Outgoing Australian Rugby Union chairman Peter McGrath believes the game must adopt an independent governance structure, or hand a significant advantage to its rival football codes.
The AFL and most recently the NRL have all adopted streamlined corporate structures and McGrath, who stepped down from his post after five years on Friday, declared the ARU should follow suit.
The ARU announced last week that board member General Peter Cosgrove and former federal sports minister Mark Arbib would conduct a review into the game's governance.
''My preference would be for an NRL/AFL-type structure that's efficient and modern,'' Canberra resident McGrath said.
''There's a lot of duplication in rugby because of the federated structure, and when resources are so critical you wonder if that's the best use of our resources.''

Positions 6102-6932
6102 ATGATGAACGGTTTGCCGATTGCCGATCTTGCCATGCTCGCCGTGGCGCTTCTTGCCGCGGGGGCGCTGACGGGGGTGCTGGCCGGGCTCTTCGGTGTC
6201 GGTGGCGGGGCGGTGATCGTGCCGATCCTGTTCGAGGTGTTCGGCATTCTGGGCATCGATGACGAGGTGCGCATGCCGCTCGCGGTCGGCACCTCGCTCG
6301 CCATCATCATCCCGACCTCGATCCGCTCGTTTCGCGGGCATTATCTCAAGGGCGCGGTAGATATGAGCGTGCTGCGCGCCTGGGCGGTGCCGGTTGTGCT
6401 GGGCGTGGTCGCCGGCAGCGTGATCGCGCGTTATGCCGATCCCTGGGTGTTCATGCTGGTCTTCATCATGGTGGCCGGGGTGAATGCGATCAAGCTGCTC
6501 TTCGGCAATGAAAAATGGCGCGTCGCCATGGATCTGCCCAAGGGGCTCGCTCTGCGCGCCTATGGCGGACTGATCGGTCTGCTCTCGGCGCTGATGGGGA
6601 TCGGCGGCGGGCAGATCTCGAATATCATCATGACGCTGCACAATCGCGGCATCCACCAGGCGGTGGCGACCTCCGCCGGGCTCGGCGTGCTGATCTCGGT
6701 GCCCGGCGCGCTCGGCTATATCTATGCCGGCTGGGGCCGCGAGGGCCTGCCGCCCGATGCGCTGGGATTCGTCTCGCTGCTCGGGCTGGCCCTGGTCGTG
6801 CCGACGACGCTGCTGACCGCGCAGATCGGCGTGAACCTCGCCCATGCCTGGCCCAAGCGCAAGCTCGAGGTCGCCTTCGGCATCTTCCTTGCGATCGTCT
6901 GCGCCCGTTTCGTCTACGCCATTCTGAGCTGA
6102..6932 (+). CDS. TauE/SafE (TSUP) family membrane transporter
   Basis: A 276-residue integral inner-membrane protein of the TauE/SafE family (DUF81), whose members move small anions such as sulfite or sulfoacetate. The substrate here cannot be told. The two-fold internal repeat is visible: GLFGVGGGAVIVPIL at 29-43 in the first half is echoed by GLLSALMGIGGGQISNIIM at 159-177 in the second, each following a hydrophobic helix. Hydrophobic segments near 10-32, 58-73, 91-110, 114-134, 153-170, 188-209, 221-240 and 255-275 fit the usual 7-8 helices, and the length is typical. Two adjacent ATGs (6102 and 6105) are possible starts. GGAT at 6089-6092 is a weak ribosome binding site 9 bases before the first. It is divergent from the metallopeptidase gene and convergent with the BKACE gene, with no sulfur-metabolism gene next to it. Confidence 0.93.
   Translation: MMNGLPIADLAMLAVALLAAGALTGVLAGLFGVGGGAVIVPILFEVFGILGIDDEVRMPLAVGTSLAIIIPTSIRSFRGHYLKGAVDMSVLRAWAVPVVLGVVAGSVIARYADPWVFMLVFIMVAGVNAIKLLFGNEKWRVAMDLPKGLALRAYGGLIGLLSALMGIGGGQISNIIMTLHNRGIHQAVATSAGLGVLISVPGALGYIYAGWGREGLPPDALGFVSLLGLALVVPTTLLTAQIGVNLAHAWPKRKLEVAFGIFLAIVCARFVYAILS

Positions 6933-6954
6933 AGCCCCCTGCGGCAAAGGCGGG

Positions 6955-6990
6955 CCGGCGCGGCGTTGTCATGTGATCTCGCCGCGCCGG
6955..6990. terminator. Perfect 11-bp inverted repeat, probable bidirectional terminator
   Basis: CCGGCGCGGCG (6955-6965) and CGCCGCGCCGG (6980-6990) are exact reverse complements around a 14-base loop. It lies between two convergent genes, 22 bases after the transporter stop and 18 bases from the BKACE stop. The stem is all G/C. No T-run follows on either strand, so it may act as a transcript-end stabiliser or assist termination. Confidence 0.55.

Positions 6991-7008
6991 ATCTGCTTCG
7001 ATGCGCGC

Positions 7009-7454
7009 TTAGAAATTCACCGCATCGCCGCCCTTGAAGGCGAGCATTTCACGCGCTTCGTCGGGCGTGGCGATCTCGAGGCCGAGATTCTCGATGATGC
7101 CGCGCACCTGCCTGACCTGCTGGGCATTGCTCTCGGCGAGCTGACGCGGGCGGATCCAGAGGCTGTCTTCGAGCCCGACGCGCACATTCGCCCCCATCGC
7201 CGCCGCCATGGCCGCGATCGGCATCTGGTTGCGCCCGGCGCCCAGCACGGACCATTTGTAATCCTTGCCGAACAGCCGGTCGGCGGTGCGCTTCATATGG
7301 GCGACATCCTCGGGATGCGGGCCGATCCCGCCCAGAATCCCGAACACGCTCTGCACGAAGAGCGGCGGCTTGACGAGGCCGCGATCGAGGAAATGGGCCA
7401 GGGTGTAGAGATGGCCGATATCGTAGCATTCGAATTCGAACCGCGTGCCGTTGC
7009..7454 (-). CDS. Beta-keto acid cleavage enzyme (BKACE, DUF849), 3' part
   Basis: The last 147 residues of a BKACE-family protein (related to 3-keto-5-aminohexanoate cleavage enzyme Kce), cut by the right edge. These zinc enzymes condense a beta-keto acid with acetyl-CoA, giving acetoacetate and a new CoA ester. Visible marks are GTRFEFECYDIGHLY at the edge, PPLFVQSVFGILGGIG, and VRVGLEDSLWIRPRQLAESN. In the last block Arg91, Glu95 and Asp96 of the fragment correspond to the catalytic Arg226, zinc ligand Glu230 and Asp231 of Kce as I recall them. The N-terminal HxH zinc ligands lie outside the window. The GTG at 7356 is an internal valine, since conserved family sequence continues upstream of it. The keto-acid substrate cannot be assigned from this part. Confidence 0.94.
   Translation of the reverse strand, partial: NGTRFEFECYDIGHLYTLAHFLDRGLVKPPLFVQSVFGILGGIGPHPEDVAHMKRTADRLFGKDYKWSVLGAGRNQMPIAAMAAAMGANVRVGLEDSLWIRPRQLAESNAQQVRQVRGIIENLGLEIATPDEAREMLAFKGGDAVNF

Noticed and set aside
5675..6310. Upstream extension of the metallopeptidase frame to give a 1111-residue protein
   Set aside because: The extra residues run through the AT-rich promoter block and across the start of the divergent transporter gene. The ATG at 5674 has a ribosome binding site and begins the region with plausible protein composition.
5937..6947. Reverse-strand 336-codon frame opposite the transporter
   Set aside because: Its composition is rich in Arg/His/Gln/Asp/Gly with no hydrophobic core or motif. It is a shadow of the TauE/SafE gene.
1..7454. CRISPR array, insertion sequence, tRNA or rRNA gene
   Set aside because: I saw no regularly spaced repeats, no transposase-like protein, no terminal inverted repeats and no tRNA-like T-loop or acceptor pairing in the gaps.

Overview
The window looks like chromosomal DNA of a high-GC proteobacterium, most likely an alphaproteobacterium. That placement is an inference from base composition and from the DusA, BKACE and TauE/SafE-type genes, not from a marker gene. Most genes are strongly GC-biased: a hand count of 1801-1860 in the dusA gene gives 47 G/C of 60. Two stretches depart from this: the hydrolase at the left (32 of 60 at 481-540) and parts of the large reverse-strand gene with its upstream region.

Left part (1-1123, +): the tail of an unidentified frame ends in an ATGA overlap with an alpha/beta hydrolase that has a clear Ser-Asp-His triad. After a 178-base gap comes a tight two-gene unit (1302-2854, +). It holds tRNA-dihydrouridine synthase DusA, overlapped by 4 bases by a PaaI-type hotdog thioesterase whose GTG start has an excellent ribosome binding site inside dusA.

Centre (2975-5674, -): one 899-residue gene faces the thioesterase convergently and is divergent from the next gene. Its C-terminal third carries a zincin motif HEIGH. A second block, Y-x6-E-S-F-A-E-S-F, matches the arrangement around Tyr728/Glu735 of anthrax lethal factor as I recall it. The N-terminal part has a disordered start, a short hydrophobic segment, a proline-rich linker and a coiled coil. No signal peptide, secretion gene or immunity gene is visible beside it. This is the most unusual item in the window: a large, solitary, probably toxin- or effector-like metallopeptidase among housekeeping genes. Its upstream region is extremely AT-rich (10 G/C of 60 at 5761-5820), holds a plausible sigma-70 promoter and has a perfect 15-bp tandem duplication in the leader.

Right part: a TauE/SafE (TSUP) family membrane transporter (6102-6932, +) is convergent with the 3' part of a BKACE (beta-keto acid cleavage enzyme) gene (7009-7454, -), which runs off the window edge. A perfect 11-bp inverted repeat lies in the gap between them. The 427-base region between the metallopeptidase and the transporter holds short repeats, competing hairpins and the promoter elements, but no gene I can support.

Under the current system New South Wales and Queensland appoint two board members each, with the remaining states boasting a single representative.
''That doesn't always ensure you get the best directors to come through,'' McGrath said.
''That's not to say the ones we've had during my term have been in any way substandard.
''It's been an excellent board, but it's not what I'd call a modern structure.''
McGrath, who was part of the Canberra Raiders' inaugural NSWRL team in 1982, feels the time was right for him to step down and will be replaced by former Wallaby Michael Hawker.
ARU boss John O'Neill's contract expires at the end of next year, and McGrath wanted to give Hawker a chance to start afresh with O'Neill's successor.
He rated the introduction of Super Rugby's conference structure, the inclusion of Argentina into an expanded international competition and the Wallabies jumping three places to number two in the world as some of the highlights of his tenure as chairman.